And yes, there is a new top law review. Harvard Law Review, which has dominated the leading set of rankings for the past seven years, has been dethroned. To quote Dani from Cycle 6 of ANTM, “Shut yo mouth and say it ain’t true!”

Oh, but it is true. They’re all beautiful — or at least impeccably Bluebooked — but only one girl has what it takes. Who is the nation’s new #1 law journal?

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Ed. note: This is the latest post in our series of ATL infographics — visual representations of our own proprietary data, relevant third-party data, “anecdata,” or just plain jokes.

We know that law school applications are down, but how are the rest of the numbers looking for the class of 2016? Which schools experienced the most dramatic shrinkage in class size? How have LSAT scores and GPAs changed for the T14 vs. the T100? Which schools defied the downward spiral and actually experienced an increase in class size?

Check out our infographic, after the jump.

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Ed Note: This is the latest installment in a series of posts from the ATL Career Center’s team of expert contributors. Today’s article comes from our friends at Blueprint LSAT Prep. Check out Blueprint’s new LSAT book, The Blueprint for LSAT Logic Games.

We’re familiar with the fact that the number of law school applicants is down. Indeed, quite a bit of metaphorical ink has been spilled on analyzing the ramifications of this trend on law school applications. For instance, the WSJ Law Blog recently ran a story analyzing the LSAT scores at top law schools. Somewhat surprisingly, the numbers were fairly consistent with previous years, despite fewer applicants. Above The Law followed up with the analysis of a few additional schools, though all were still T14 (with the exception of ATL’s favorite whipping boy, Cooley). And, of course, we here at Blueprint analyzed these changes and discussed how to use them to your advantage.

So the implications of the decrease in law school applicants have been fairly well documented for top law schools. However, only a small minority of law students will be applying to them, and an even smaller amount attending. This begs the question: What’s going on further down the law school chain?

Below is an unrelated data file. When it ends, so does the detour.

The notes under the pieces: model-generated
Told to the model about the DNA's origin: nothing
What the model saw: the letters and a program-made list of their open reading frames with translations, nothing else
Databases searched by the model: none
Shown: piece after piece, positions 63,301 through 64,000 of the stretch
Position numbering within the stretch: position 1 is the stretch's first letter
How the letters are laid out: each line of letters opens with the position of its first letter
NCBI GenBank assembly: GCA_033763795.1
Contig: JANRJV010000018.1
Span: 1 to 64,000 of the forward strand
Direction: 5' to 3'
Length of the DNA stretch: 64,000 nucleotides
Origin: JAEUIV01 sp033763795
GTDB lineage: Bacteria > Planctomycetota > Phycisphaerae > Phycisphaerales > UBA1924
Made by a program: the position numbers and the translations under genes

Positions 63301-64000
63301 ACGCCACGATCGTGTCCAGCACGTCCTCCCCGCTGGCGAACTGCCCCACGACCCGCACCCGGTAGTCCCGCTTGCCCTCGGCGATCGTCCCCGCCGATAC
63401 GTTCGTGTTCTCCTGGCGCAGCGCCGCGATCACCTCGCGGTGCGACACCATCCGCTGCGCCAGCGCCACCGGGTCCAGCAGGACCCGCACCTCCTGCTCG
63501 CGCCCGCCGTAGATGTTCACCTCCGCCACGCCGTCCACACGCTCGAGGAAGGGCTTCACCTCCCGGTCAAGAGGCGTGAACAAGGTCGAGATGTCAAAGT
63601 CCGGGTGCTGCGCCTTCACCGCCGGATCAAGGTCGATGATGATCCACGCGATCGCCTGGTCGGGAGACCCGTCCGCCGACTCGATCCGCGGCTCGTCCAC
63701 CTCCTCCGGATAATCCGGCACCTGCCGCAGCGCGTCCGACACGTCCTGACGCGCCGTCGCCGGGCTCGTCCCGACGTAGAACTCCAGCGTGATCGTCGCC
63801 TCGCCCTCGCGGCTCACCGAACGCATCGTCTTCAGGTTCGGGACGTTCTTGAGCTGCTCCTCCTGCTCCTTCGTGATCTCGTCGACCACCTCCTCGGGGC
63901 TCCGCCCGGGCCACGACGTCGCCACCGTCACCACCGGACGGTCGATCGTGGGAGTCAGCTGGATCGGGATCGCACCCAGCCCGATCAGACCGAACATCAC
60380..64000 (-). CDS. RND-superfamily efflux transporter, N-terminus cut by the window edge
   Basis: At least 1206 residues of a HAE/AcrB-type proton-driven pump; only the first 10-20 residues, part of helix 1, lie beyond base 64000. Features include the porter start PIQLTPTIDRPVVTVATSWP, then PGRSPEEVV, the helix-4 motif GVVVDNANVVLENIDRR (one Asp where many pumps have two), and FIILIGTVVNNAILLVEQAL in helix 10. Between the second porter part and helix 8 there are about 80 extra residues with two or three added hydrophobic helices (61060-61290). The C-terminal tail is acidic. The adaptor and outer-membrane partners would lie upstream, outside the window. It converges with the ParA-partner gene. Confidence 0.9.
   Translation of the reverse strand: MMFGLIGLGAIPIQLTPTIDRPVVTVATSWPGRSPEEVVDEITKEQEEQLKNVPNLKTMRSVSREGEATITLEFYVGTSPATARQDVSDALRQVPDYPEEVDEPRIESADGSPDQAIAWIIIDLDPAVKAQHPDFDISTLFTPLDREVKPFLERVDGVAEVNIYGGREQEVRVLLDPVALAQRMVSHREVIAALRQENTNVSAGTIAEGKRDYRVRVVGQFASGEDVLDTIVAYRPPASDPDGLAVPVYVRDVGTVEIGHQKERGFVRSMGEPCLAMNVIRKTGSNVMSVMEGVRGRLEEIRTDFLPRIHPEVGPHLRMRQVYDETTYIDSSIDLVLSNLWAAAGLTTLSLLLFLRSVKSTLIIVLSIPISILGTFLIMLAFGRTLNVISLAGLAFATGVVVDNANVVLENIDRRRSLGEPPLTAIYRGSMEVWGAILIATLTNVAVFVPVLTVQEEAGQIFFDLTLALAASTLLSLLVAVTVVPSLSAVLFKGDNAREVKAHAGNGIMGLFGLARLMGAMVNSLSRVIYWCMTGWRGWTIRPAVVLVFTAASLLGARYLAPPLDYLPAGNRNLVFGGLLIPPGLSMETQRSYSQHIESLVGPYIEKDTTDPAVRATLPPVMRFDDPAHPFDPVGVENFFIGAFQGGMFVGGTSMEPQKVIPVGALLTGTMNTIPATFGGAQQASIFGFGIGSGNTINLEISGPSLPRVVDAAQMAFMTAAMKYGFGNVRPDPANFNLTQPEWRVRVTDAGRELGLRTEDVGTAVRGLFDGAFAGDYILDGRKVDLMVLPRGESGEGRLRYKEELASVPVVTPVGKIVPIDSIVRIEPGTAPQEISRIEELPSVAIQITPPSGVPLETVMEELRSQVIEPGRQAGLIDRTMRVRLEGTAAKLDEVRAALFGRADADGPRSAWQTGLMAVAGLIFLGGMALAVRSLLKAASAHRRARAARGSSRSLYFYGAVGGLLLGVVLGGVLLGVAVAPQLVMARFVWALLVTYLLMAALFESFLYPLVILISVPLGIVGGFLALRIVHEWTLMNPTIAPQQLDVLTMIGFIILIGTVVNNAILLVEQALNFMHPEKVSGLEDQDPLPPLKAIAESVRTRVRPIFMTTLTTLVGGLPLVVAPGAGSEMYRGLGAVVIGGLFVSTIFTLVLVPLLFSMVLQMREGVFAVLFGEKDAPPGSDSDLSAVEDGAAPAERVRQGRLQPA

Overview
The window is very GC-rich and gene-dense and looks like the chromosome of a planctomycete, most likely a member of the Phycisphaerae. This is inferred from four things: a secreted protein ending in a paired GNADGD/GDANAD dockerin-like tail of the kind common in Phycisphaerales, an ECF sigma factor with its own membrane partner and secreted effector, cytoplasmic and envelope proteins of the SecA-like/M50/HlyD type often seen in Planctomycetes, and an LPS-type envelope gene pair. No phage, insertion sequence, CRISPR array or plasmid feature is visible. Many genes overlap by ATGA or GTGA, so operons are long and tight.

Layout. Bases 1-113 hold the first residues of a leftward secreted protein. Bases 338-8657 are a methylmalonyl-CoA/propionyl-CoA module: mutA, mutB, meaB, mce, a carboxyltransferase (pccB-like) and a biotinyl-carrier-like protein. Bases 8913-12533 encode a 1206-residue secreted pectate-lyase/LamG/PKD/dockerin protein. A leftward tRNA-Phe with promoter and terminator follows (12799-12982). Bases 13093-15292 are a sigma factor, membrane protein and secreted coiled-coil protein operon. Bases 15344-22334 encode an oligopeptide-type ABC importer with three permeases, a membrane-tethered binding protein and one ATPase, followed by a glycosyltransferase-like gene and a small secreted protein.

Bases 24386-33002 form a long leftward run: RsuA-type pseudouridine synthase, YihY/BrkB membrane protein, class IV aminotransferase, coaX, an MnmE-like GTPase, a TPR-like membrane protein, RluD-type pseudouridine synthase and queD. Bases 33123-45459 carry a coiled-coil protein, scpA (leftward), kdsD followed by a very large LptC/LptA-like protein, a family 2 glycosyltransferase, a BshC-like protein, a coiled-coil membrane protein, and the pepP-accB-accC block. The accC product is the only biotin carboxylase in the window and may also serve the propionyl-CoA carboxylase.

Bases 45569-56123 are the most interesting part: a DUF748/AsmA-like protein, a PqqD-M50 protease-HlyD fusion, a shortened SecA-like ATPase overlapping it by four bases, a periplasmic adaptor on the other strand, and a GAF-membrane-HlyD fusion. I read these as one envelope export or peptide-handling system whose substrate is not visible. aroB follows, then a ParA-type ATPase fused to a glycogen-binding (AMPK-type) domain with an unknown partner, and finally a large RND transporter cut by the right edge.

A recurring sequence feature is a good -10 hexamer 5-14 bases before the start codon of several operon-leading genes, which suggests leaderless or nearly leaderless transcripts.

Read more at the ATL Career Center…

Pithy guides to getting into law school are not new. Indeed, we offer a comprehensive guide here at ATL. That said, a good guide mixes practical advice with honest counseling about what a student should really consider before blindly applying to Yale in hopes of being a “constitutional lawyer.”

Not every publication shares that view.

U.S. News & World Report has a new guide to crafting a successful T14 law school application that it’s peddling to its readers. Is there some good advice in the guide? Sure. Does it include shameless propaganda to entice students with no business applying to law school? Obviously.

Without further ado….

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* Judges on the Third Circuit bench must really ♥ boobies. Breast cancer awareness bracelets can’t be banned by public schools if they aren’t lewd and if they comment on social issues. [Legal Intelligencer]

* A bevy of Biglaw firms were involved as advisers in the sale of the Boston Globe, Newsweek, and the Washington Post, including Cleary Gottlieb, Cravath, and Morgan Lewis, among others. [Am Law Daily]

* After surviving a motion for disqualification, Quinn Emanuel will continue to represent Snapchat. A short video of John Quinn laughing his ass off will be available for the next 10 seconds. [TechCrunch]

* Alex Rodriguez, the only MLB player who will be appealing his drug-related suspension, has hired Reed Smith and Gordon & Rees to hit it out of the park during arbitration proceedings. [Am Law Daily]

* Don’t say we never did you any favors: Here are the top 5 mistakes new in-house counsel make from the perspective of outside counsel. Take a look before you make them yourselves. [Texas Lawyer]

* We saw this coming back in June (seventh item), but now it’s official. Prenda Law has dissolved after posting six figures in bonds for various ethical sanctions. Next step, bankruptcy? [National Law Journal]

* If you’re interested in applying to a top 14 law school, make sure your stats and your story are both compelling. No one likes a boring law student. [Law Admissions Lowdown / U.S. News & World Report]